eteran producer Dovid Nachman Golding hosts a walk down musical memory lane 

Every year around this time of the Three Weeks, I think back to all the Tishah B’Avs I spent at sleepaway camps. I was one of those kids who lived for camp. Every moment of camp was precious to me. In fact, if you were to ask me how I got the incentive to go into Jewish music, I would have to admit it was from my camp days. Obviously, the part of camp I enjoyed the most was color war, and the highlight of color war was always the grand sing. It was so intense and creative. To all those who say “It’s not about winning,” you obviously never attended my camp — it’s interesting that I can still recall the exact lyrics to my camp color war marching song from when I was only seven years old, while I find it difficult to remember where I parked my car this morning.

In 1977, the year I met Suki, we both went to Camp Agudah of Toronto. It was only a four-week camp, so the whole summer was jam-packed. One day, the head counselor approached us, telling us that Suki and I were to be opposing generals in color war. What really flipped us out was, that for the first time in camp history, color war would be during the Nine Days. Honestly, I didn’t really mind that, because Suki had the advantage of being a musical genius, and the fact that we could have no music would possibly tip the scales in my favor.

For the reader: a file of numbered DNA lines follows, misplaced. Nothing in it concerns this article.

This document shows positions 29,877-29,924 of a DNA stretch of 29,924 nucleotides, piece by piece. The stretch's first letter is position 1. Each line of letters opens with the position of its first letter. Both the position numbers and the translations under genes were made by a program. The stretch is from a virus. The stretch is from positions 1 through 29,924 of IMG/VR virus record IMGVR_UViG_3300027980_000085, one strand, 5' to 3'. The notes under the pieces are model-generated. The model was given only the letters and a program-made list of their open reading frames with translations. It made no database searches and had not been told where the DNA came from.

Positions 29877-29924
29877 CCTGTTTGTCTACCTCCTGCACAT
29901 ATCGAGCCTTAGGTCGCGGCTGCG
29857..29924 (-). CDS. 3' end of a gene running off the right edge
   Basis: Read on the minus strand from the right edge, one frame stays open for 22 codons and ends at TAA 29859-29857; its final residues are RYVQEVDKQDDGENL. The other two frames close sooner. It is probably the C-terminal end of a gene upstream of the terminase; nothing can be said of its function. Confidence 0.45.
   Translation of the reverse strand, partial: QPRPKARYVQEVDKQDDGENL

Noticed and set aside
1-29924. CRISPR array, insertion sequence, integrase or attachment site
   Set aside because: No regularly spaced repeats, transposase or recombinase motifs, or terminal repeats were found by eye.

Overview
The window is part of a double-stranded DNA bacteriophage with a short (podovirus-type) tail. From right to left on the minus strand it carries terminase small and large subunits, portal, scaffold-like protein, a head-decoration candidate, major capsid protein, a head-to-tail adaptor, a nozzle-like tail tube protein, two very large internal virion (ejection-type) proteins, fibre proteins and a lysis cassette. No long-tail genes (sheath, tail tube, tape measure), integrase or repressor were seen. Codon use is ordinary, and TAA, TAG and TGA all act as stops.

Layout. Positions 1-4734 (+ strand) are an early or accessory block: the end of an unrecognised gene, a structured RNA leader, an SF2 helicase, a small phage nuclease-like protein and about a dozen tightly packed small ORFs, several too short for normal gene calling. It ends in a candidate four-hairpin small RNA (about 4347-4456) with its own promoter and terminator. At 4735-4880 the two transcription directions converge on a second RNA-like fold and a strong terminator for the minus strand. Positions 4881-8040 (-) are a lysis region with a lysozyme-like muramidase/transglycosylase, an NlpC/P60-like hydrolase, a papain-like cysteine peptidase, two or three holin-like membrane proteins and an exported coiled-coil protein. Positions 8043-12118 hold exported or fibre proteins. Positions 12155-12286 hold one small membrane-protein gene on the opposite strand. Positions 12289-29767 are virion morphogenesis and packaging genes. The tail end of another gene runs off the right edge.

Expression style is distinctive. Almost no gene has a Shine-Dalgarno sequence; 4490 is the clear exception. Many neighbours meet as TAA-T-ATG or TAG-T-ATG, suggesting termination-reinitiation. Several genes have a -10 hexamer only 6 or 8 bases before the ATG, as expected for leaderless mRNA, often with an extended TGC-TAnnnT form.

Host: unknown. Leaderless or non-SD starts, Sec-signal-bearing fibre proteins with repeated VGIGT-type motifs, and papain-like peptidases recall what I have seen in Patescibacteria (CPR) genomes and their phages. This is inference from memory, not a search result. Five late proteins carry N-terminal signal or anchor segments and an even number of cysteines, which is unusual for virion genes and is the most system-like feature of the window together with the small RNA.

And so, color war began, the names of the teams appropriately called Galus and Geulah. I was the general of Geulah, which left Suki in Galus. Color war began, and my team was off to a good start. The night of the grand sing finally arrived, and I believed my team was winning and Geulah would finally be here. But then, as usual, Galus persisted. The Galus team had, very cleverly, forgone the regular color war costume and each member had worn shoes without leather, a white shirt, and sang the entire grand sing sitting on the floor, as though in mourning. It had quite the impact. Needless to say, all of Galus’s songs were composed by Suki. The Galus theme song — his “Keili Chish Goali,” which ended up on the first Amudai Shaish album — blew away the competition (me).

Because it was so close to Tishah B’Av, they canceled the comedy portion of the grand sing, and all that was left was to wait to hear who had won. Okay, so I lost that year.

The next night was Tishah B’Av, and everyone in camp was on the same team. Everyone agreed that the achdus that was brought out by the three days of color war made for a much more meaningful fast.

Looking forward to the day that Geulah wins — may it be sooner than we think!

 (Originally featured in Mishpacha, Issue 718)